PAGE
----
Chapter Two, “The Social Life of Crime: Charles Dickens’s Great Expectations and Philip Meadows Taylor’s Confessions of a Thug” reads the oppositional evolution of criminal justice in England and India by comparing the two novels. I begin with the observation that the movement toward rehabilitation and the humanization of the criminal in nineteenth century England occurs in tandem with the rise of corporal punishment and penal transportation in India. Taking the two novels as instances of this contradictory impulse, I examine the figure of the thug as a cipher for racialized fears of Indian criminality. In particular, I look at representations of paternity and masculinity within both novels. I show that Abel Magwitch becomes humanized in Dickens’s novel by taking on the mantle of fatherhood for Pip. By contrast, Ameer Ali is condemned for his paradigmatic inability to foster a viable childhood. I argue that criminality emerges within a Victorian matrix of race and patriarchy in which to be a father, or father figure, is to be properly human.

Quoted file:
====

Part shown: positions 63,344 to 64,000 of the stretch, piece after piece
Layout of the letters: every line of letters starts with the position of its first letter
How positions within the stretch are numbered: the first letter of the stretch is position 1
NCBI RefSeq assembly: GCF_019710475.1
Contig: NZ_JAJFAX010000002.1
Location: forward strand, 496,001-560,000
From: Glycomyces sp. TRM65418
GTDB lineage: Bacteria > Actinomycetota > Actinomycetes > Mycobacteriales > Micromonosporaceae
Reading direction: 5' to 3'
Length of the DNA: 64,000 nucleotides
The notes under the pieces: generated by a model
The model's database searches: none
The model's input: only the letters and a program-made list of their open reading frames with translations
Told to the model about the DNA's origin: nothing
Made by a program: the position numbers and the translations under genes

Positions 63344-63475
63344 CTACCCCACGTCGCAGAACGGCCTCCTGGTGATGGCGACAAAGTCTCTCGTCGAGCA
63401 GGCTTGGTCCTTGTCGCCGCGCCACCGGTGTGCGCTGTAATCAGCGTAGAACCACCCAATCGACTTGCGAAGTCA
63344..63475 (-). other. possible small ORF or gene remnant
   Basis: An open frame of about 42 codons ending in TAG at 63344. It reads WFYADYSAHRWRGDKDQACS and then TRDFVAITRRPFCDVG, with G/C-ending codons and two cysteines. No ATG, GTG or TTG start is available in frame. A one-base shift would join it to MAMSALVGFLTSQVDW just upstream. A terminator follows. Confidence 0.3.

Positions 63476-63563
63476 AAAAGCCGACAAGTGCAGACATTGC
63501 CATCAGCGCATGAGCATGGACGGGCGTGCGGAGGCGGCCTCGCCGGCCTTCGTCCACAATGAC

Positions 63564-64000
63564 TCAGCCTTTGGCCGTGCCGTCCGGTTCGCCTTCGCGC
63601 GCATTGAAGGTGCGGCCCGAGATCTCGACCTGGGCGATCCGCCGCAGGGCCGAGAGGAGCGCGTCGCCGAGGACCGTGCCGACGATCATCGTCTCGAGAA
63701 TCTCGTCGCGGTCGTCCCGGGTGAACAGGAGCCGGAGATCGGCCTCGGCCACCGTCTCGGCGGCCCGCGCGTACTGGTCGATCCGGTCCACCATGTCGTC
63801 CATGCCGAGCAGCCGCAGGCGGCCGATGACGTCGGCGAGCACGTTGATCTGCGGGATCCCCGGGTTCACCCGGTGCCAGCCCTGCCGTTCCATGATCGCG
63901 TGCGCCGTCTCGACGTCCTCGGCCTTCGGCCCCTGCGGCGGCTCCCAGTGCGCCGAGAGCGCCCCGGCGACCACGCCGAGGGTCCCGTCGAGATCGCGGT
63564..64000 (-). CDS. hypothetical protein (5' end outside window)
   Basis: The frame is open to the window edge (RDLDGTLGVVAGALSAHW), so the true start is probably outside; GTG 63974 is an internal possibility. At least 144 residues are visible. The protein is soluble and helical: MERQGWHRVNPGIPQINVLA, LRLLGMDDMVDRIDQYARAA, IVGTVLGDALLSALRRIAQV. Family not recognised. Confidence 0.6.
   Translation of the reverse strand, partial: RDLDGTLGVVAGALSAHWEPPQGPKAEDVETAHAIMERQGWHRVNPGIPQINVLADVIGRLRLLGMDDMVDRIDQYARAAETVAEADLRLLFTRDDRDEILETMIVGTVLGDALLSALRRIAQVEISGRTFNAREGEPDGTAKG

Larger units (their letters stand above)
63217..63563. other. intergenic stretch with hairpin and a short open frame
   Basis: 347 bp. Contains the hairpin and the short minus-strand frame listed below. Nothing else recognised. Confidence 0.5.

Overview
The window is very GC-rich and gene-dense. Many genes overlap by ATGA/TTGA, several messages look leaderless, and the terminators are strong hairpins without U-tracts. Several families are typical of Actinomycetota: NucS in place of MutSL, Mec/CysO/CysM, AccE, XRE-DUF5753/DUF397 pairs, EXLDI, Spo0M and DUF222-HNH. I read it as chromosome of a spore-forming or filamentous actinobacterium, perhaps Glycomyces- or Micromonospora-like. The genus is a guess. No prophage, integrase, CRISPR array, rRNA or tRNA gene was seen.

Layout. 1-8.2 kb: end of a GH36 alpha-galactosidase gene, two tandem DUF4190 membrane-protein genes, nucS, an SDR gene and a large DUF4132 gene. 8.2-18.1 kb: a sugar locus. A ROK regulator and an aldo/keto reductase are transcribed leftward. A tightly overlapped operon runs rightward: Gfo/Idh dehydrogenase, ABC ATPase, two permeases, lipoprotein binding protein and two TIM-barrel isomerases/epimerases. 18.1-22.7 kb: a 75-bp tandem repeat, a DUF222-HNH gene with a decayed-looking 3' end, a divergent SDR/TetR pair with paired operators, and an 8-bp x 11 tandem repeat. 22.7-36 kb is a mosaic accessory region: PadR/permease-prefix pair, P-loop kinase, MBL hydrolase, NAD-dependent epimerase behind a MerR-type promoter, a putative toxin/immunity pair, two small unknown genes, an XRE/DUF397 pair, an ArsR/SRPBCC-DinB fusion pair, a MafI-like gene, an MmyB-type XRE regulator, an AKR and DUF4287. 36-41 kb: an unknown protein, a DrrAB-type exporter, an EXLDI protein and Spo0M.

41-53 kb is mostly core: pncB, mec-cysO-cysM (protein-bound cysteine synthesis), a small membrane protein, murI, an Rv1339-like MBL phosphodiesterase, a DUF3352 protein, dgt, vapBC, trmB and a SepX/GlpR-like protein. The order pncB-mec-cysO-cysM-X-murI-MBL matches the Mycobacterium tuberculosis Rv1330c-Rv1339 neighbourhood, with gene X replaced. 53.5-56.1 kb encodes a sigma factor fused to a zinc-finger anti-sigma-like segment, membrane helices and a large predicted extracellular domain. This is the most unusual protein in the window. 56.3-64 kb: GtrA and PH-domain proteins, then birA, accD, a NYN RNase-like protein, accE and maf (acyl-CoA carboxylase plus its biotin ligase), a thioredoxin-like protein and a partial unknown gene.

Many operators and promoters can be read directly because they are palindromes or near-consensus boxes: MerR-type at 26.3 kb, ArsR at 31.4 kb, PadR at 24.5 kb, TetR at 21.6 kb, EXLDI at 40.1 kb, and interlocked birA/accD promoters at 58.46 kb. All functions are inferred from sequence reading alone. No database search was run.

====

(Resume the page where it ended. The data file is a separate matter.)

The book begins with a broad introduction situating the development of colonial law alongside the rise of the novel. The introduction offers an overview of the architecture of colonial sovereignty while also delving into its specifically legal context. From the move toward the codification of laws to the adjudication of cases in the Privy Council, the introduction reveals the ways in which the law provided a narrative for colonial lives. At the same time, the introduction shows how broader cultural narratives as represented in the era’s literature influenced the law. Even if, as is customarily claimed, the substance of law in the colonies was haphazard and drawn from multiple legal traditions, its authority was largely founded in claims to absolute sovereignty. The introduction frames the ways in which bloodline claims to the sovereignty of kingship were reconfigured in the colonies to enact a biopolitical sovereignty of race.